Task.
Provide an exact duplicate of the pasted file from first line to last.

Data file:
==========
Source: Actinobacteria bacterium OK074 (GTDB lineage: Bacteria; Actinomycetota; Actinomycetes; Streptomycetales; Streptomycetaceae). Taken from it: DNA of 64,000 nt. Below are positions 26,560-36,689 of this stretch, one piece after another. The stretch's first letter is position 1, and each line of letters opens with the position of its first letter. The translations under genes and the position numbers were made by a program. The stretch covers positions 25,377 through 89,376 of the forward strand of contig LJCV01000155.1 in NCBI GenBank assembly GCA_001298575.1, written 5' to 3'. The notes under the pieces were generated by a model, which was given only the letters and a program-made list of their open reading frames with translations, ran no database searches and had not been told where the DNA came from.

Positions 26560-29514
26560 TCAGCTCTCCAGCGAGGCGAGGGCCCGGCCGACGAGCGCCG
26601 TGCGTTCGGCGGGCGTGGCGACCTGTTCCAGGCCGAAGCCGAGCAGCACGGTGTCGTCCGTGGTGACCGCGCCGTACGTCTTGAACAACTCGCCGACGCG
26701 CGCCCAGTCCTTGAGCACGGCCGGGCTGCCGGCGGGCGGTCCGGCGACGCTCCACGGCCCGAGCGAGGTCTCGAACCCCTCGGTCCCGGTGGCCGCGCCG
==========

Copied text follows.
Source: Actinobacteria bacterium OK074 (GTDB lineage: Bacteria; Actinomycetota; Actinomycetes; Streptomycetales; Streptomycetaceae). Taken from it: DNA of 64,000 nt. Below are positions 26,560-36,689 of this stretch, one piece after another. The stretch's first letter is position 1, and each line of letters opens with the position of its first letter. The translations under genes and the position numbers were made by a program. The stretch covers positions 25,377 through 89,376 of the forward strand of contig LJCV01000155.1 in NCBI GenBank assembly GCA_001298575.1, written 5' to 3'. The notes under the pieces were generated by a model, which was given only the letters and a program-made list of their open reading frames with translations, ran no database searches and had not been told where the DNA came from.

Positions 26560-29514
26560 TCAGCTCTCCAGCGAGGCGAGGGCCCGGCCGACGAGCGCCG
26601 TGCGTTCGGCGGGCGTGGCGACCTGTTCCAGGCCGAAGCCGAGCAGCACGGTGTCGTCCGTGGTGACCGCGCCGTACGTCTTGAACAACTCGCCGACGCG
26701 CGCCCAGTCCTTGAGCACGGCCGGGCTGCCGGCGGGCGGTCCGGCGACGCTCCACGGCCCGAGCGAGGTCTCGAACCCCTCGGTCCCGGTGGCCGCGCCG